Amateur Radio Quiz: Amateur Archaeology
Times change and so does terminology. Some of the old terms were quite colorful and convey a sense of hands-on adventure in those early days of experimentation. You may not consider today’s language as evocative, but just wait a few decades to see what future generations think!
1) Which type of component was referred to as a “grid leak”?
d. This referred to a gassy vacuum tube
2) If you used a “basket weave” style in construction, what did you construct?
a. Transmission line
c. Headphone covers
3) What function was performed by a “slop jar”?
c. Storing charge from a grid-leak
4. What was the earliest type of condenser?
a. Tesla coil
c. Leyden jar
d. Voltaic pile
5) What part of early stations was often constructed as a “cage”?
a. Transmitter shield
c. Entire shack
d. Power supply
6) A “getter” performed what function?
a. Tuning tool
b. Gas adsorption
c. Filament rejuvenation
d. Connections to open-wire transmission line
7) What construction technique was (and still is!) called a “Western Union”?
a. Rack-and-panel enclosures
b. Breadboard and Fahnstock clips
d. Wire splicing
8) What does “TRF” stand for?
a. Tuned Receive Feedback
c. Tuned Radio Frequency
d. Transmit-Receive Feeder
9) What type of equipment was referred to as a “rush box”?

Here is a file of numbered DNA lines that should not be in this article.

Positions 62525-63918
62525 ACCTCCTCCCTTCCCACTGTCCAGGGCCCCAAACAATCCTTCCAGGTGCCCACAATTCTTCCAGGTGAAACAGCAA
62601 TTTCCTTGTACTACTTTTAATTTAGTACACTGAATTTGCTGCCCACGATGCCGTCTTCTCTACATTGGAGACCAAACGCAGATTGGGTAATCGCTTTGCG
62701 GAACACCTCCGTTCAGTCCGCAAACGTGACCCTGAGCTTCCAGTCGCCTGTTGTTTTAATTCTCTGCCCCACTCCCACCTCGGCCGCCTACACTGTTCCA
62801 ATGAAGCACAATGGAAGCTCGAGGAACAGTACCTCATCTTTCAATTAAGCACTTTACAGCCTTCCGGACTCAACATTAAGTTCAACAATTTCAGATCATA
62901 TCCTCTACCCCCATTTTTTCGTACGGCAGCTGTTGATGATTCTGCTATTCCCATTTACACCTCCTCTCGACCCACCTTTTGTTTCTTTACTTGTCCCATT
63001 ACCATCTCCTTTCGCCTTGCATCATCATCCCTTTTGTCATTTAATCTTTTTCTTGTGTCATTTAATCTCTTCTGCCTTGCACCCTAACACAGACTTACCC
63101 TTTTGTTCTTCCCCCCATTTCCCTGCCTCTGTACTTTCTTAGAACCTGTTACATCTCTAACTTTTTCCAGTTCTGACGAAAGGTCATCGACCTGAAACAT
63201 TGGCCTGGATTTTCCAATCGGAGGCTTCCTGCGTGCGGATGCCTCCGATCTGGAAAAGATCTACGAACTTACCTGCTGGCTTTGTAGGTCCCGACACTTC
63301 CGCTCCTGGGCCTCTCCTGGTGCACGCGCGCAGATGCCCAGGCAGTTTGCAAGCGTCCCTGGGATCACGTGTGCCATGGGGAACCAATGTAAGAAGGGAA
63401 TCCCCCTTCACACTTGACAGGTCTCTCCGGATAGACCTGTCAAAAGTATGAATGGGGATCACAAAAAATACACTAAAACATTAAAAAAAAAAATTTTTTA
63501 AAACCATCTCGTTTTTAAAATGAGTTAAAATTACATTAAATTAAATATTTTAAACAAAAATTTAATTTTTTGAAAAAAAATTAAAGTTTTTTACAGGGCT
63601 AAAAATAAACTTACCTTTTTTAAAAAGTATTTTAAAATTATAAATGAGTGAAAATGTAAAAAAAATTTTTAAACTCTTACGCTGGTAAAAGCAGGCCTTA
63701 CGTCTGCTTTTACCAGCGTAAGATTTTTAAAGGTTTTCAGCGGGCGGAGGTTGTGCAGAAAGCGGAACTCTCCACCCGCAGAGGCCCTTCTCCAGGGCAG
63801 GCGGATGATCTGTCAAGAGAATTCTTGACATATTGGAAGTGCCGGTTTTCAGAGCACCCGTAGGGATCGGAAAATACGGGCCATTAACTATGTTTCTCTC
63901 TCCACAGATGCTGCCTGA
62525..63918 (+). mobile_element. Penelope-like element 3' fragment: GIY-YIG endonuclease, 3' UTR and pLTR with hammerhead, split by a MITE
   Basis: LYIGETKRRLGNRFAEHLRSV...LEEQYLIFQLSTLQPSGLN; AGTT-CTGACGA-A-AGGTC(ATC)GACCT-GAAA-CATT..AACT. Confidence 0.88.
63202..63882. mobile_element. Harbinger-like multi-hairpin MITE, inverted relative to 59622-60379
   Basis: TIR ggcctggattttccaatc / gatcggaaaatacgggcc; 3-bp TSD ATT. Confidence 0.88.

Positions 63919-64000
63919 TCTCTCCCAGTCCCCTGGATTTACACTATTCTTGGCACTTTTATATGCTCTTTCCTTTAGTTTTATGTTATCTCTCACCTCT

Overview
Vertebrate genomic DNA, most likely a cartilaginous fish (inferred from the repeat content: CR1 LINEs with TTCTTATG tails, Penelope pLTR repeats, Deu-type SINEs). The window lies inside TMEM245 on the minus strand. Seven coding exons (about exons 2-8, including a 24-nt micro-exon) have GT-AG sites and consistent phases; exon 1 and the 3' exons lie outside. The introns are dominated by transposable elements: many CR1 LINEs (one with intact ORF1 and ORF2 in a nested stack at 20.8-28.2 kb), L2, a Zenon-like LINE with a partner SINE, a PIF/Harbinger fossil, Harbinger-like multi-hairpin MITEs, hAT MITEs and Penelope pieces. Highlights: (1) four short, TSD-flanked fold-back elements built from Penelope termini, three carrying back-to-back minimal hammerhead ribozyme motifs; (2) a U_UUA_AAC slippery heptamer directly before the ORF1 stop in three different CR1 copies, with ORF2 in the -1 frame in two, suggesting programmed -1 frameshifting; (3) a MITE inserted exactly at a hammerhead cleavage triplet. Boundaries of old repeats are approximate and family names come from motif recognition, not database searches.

10) Which of these is not a type of oscillator circuit?
Bonus -- What did a “tickler coil” tickle?
1) b -- Grid current through the resistor developed a self-biasing voltage.
2) b -- The basket-weave style minimized inter-turn capacitance.
3) a -- Early rectifiers used a somewhat-caustic electrolytic solution (the “slop”) in glass jars.
4) c -- A Leyden jar is a simple capacitor that stores a sizeable amount of charge at high voltage!
5) b -- A cage antenna consists of several parallel wires in a circular arrangement.
6) b -- The getter was an unpowered vacuum tube element that captured unwanted gas molecules.
7) d -- The telegraph system’s standard splicing technique.
8) c -- The TRF receiver required each amplifying stage to be tuned separately.
9) a -- The rushing sound from a regenerative receiver on the edge of oscillation gave it the name.
10) c -- All the others are different oscillator configurations.
Bonus -- In a regenerative receiver stage, a carefully adjusted tickler coil coupled some of the output signal back to the input, “tickling” it into near oscillation.